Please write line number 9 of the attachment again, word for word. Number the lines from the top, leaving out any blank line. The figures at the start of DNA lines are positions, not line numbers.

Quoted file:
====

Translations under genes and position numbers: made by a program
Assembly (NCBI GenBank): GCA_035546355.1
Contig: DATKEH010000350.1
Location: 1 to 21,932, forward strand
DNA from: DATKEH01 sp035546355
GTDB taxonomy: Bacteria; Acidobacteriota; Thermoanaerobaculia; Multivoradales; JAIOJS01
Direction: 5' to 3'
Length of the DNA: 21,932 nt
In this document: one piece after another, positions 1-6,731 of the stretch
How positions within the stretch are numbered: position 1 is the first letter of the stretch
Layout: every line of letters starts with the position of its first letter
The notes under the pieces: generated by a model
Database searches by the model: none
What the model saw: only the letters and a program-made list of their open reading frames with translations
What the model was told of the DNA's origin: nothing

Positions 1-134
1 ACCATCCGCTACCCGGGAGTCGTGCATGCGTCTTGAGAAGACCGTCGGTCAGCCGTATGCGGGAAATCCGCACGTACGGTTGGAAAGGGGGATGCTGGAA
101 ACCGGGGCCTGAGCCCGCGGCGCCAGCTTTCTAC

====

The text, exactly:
In this document: one piece after another, positions 1-6,731 of the stretch